Thursday, Feb. 22, 2024|
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Photo credit: Intuitive Machines — The IM-1 Nova-C lander in Houston, Texas.
What could be the first successful independent private commercial mission to the moon will take off next week with a small piece of Hawaii onboard.
Early on Valentine’s Day in Florida — or late Feb. 13 in Hawaii — a SpaceX Falcon 9 rocket will launch from Kennedy Space Center.
Should all go well, on Feb. 22, the rocket will deposit on the moon a lunar lander carrying several instruments, including two from the Waimea-based International Lunar Observatory.
The mission, called IM-1, is the second mission of NASA’s Commercial Lunar Payload Services, a program that contracts private companies to send landers and rovers to the moon.
After the failure of the program’s first mission in January — a propellant leak aboard the spacecraft prevented it from leaving Earth’s orbit and it ultimately burned up in the atmosphere — IM-1 could become the first successful American moon landing since the end of NASA’s Apollo program in 1972.
“I’m feeling cautious, guarded optimism,” said ILOA Director Steve Durst on Thursday. “I think the line is ‘10,000 things can go wrong.’”
The two ILOA instruments aboard the rover are a pair of cameras, one narrow-field and one wide-field, which will be used to take the first-ever photograph of the Milky Way Galaxy from the surface of the moon, Durst said.
The although both cameras were built in Canada, one has unique ties to the Big Island: The narrow-field camera was named by a Kealakehe Intermediate School student during a 2022 contest. (An ILOA spokeswoman declined to name the student.)
The camera’s name, Ka ‘Imi, means “to search.”
“Ka ‘Imi is a perfect name for this camera since it will be (Hawaii’s) first mission to the moon,” said ILOA board member James Kimo Keli‘i Pihana in a statement. “As human beings, we are beginning again to return to the moon. As Hawaiians, we are returning to Hina, the goddess.”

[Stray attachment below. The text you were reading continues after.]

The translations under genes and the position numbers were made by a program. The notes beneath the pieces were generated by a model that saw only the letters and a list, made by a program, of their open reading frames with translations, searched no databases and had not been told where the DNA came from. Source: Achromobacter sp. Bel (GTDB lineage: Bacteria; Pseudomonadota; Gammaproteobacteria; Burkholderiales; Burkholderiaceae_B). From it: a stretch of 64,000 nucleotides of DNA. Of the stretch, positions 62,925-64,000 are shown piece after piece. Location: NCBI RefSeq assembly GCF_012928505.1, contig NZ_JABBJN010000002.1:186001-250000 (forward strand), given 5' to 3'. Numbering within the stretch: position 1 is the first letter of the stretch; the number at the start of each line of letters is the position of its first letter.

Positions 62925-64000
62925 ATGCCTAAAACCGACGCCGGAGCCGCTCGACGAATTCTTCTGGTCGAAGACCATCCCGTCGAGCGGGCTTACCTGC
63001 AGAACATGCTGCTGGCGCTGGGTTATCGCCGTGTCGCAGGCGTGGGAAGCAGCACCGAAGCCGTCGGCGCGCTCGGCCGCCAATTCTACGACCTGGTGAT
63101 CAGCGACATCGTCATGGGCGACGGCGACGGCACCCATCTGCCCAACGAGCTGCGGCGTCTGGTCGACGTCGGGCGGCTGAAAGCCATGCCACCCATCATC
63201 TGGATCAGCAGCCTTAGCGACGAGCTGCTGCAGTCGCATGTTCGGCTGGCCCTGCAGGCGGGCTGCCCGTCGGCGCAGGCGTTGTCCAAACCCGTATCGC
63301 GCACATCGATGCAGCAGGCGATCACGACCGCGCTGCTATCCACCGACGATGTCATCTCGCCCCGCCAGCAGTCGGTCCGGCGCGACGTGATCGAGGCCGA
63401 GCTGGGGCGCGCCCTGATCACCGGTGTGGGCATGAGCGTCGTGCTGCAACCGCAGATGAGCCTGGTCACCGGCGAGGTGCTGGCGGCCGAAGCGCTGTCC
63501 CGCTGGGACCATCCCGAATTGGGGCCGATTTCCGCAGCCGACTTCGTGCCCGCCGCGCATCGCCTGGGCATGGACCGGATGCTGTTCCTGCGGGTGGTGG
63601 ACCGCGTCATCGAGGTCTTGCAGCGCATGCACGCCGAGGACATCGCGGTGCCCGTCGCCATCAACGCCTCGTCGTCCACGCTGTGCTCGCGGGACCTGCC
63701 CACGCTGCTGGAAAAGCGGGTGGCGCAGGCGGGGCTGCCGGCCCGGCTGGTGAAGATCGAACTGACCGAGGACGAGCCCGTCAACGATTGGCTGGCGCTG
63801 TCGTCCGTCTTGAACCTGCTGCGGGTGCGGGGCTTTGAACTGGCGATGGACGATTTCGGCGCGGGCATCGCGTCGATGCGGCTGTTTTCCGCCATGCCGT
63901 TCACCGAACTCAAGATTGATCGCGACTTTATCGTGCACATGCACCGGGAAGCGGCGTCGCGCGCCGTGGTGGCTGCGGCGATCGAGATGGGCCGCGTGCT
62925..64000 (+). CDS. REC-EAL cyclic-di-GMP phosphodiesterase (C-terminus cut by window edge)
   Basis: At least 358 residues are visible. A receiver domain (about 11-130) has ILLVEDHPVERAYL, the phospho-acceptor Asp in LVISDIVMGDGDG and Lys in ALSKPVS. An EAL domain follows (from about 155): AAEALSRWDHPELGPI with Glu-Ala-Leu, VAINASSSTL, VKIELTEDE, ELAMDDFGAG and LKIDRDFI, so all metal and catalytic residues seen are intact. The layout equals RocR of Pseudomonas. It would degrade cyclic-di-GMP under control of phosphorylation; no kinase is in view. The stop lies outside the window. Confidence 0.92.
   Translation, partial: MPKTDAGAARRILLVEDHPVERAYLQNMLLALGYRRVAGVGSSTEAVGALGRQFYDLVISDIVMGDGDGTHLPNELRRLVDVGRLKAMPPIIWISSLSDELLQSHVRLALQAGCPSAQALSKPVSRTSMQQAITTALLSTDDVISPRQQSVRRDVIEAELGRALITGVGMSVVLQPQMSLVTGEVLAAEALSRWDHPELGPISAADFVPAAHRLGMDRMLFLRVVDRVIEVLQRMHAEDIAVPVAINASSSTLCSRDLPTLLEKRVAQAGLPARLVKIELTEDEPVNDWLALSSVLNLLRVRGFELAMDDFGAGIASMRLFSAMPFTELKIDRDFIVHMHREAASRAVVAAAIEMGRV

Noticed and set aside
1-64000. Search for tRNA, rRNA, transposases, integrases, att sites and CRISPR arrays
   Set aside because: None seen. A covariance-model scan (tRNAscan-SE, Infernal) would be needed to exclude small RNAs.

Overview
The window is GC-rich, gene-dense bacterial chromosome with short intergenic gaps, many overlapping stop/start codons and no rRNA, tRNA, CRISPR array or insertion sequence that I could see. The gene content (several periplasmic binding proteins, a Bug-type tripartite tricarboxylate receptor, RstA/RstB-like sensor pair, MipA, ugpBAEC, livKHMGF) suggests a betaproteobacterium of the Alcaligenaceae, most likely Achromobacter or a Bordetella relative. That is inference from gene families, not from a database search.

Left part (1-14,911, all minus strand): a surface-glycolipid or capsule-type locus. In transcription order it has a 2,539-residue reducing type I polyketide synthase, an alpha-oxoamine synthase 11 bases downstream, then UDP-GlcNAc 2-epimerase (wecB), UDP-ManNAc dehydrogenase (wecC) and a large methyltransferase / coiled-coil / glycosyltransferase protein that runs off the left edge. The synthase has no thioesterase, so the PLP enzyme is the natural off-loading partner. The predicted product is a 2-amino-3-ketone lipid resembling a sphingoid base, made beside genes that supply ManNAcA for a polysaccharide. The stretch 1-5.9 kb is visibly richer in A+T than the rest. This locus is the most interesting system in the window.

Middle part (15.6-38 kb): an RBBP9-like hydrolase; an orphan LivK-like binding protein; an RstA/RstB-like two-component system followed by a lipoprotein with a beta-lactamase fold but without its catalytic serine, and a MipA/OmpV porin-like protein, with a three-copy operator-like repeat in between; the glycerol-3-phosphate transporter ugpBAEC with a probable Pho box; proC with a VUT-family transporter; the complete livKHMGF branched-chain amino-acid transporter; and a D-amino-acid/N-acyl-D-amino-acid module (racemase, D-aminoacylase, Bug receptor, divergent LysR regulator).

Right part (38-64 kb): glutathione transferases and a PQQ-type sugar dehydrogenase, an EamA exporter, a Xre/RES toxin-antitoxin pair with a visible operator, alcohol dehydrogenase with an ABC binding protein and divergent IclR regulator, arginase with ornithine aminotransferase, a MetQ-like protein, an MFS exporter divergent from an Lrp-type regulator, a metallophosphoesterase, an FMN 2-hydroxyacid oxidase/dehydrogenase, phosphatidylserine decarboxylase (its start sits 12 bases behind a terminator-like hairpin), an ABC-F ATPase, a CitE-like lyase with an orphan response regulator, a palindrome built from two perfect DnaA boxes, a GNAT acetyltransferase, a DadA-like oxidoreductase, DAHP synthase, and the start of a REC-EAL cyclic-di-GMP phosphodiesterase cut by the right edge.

Durst said the launch was originally scheduled to take place in November 2021, but was delayed for a variety of reasons.
“It’s been a shared experience in perseverance,” Durst said.
Should the flight be successful — although Durst noted that the landing is always harder than the launch — the lander should be operational for about seven or eight days until lunar nightfall. During that time, Durst said, Ka ‘Imi will focus on imaging the Milky Way and making other observations, though he added the cameras also will take some pictures during the flight itself.
Ultimately, Durst said the mission is a precursor to a future ILOA mission called ILO-1, which would place a small observatory near the moon’s south pole.
“I hope this can be a renaissance, a reinvigoration of Hawaii astronomy,” Durst said. “I hope a lot of good comes out of it.”
The launch is scheduled to take place at 7:57 p.m. HST on Tuesday, Feb. 13. Should the launch be delayed, a backup launch window will be scheduled in March.
Email Michael Brestovansky at firstname.lastname@example.org.
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